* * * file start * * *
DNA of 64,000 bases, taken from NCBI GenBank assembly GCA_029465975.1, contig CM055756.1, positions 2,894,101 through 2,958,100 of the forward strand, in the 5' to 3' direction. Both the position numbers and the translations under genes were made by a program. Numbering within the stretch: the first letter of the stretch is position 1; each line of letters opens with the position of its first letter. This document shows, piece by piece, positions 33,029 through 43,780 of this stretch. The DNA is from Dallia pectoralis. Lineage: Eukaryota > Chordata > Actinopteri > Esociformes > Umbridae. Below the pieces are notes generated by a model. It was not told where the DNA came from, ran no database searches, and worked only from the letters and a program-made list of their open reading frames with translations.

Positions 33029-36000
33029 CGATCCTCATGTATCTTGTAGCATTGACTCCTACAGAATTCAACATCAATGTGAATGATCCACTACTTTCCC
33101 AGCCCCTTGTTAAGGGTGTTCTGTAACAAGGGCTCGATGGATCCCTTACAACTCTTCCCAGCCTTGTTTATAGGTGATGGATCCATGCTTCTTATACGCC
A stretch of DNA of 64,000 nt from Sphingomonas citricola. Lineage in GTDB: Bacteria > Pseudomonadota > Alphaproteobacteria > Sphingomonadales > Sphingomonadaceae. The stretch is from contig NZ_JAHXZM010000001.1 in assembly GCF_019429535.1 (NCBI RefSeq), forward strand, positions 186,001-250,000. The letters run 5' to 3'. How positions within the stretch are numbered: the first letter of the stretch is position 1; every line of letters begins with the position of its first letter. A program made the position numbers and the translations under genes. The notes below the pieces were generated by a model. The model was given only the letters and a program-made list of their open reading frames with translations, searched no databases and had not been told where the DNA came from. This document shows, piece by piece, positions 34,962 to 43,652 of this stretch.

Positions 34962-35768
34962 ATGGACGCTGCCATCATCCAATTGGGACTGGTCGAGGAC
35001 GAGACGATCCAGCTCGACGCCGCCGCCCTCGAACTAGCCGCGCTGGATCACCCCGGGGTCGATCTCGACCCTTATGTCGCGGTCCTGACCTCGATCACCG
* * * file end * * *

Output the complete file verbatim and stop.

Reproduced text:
DNA of 64,000 bases, taken from NCBI GenBank assembly GCA_029465975.1, contig CM055756.1, positions 2,894,101 through 2,958,100 of the forward strand, in the 5' to 3' direction. Both the position numbers and the translations under genes were made by a program. Numbering within the stretch: the first letter of the stretch is position 1; each line of letters opens with the position of its first letter. This document shows, piece by piece, positions 33,029 through 43,780 of this stretch. The DNA is from Dallia pectoralis. Lineage: Eukaryota > Chordata > Actinopteri > Esociformes > Umbridae. Below the pieces are notes generated by a model. It was not told where the DNA came from, ran no database searches, and worked only from the letters and a program-made list of their open reading frames with translations.

Positions 33029-36000
33029 CGATCCTCATGTATCTTGTAGCATTGACTCCTACAGAATTCAACATCAATGTGAATGATCCACTACTTTCCC
33101 AGCCCCTTGTTAAGGGTGTTCTGTAACAAGGGCTCGATGGATCCCTTACAACTCTTCCCAGCCTTGTTTATAGGTGATGGATCCATGCTTCTTATACGCC
A stretch of DNA of 64,000 nt from Sphingomonas citricola. Lineage in GTDB: Bacteria > Pseudomonadota > Alphaproteobacteria > Sphingomonadales > Sphingomonadaceae. The stretch is from contig NZ_JAHXZM010000001.1 in assembly GCF_019429535.1 (NCBI RefSeq), forward strand, positions 186,001-250,000. The letters run 5' to 3'. How positions within the stretch are numbered: the first letter of the stretch is position 1; every line of letters begins with the position of its first letter. A program made the position numbers and the translations under genes. The notes below the pieces were generated by a model. The model was given only the letters and a program-made list of their open reading frames with translations, searched no databases and had not been told where the DNA came from. This document shows, piece by piece, positions 34,962 to 43,652 of this stretch.

Positions 34962-35768
34962 ATGGACGCTGCCATCATCCAATTGGGACTGGTCGAGGAC
35001 GAGACGATCCAGCTCGACGCCGCCGCCCTCGAACTAGCCGCGCTGGATCACCCCGGGGTCGATCTCGACCCTTATGTCGCGGTCCTGACCTCGATCACCG